On Thursday, the Democrat-controlled House Committee on the Jan. 6 riot is set to televise its findings — and “Never Trump” Rep. Liz Cheney, R-Wyo., and her allies have plans for Ivanka Trump.
The committee has been making headlines this week after more than a year of anticipation. One planner has promised “bombshell” video interviews with Ivanka Trump and Jared Kushner, according to a Saturday statement to The Washington Post. The committee has even reportedly hired former ABC News President James Goldston to direct the would-be gripping television special.
Yet, some committee members have also been planning big changes behind the scenes… and others aren’t happy about it.
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The committee — which boasts seven Democrats and two Republicans, including Cheney — finds itself torn by arguments over its mission. Some members want only to pursue former President Donald Trump, and others want to both pursue Trump and institute big changes to election administration.
From his perch on the committee, Maryland Democrat Rep. Jamie Raskin has even called for abolishing the Electoral College, according to a scoop by Axios.
Rep. Stephanie Murphy, D-Fla., has argued for other legislative changes. She has floated legislation to improve coordination among intelligence and security agencies, like the legislation passed after the Sep. 11 attacks, according to one source’s statement to Axios.
Murphy also reportedly wants to explore strengthening sentencing and punishment for seditious conspiracy and insurrection. Presumably, she wants to reform the Insurrection Act.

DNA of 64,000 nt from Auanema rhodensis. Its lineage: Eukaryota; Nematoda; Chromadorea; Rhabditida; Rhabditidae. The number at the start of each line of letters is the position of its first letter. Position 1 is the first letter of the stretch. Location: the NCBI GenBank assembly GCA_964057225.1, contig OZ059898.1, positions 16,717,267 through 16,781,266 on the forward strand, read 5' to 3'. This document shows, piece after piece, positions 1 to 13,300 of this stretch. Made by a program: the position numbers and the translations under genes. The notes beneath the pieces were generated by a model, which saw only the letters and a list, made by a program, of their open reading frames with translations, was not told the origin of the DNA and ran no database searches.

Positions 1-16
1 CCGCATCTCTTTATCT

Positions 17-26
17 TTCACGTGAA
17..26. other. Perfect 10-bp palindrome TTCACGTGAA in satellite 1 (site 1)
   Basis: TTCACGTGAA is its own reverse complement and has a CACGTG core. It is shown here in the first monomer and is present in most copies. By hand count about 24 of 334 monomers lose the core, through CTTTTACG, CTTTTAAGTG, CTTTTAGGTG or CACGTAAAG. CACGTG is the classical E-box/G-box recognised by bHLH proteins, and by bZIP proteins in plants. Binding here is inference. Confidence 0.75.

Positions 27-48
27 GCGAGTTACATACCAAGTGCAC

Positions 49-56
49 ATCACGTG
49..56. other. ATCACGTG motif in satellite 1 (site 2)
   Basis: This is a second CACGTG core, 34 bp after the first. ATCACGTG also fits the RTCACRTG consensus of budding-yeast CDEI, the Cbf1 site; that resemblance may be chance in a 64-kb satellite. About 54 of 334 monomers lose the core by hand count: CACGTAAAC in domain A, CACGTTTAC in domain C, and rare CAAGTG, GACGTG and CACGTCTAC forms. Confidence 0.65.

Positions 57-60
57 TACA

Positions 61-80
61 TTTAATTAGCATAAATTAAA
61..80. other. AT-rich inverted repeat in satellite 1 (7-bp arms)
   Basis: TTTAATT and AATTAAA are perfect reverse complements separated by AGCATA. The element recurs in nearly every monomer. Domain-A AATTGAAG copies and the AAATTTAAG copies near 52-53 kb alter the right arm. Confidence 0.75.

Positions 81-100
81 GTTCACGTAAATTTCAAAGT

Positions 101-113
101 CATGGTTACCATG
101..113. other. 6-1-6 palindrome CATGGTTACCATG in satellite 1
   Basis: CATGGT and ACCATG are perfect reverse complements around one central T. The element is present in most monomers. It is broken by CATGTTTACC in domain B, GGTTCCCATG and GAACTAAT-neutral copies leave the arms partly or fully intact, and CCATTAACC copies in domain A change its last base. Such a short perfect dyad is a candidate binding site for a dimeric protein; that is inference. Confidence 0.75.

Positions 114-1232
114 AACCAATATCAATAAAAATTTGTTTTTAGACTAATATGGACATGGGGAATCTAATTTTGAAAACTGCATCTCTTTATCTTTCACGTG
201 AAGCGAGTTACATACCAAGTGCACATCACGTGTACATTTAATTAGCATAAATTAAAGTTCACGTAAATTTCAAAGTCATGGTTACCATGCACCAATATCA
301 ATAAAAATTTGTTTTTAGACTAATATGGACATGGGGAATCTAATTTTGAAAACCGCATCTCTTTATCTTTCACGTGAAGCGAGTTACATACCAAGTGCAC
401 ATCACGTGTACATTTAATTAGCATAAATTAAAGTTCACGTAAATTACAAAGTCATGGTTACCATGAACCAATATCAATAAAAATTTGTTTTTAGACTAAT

Cheney said she remains skeptical of this new proposals. She worries about the committee losing the public’s respect by making unreasonable demands, one source told Axios.
“Liz is much more conservative, as far as what kinds of changes she wants to see done,” one source added, referring to Cheney’s conversations with Raskin.
Cheney also reportedly joked that the Electoral College benefits her, a resident of Wyoming.
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However, she appears open to some legislative shakeups. Cheney has also reportedly talked to Florida Democrat Zoe Lofgren about reforming the Electoral Count Act.
Some Republicans, like Sen. Susan Collins of Maine, want to amend the Electoral Count Act to clarify the vice president’s role in certifying elections. Collins claimed a power-hungry vice president could exploit the original law’s strange choice of words.
Cheney described herself as still “a conservative Republican” earlier this year, but she has found herself at odds with party leadership for her role on the Jan. 6 panel. The committee will televise its hearing on Thursday at 8 p.m.
The Horn editorial team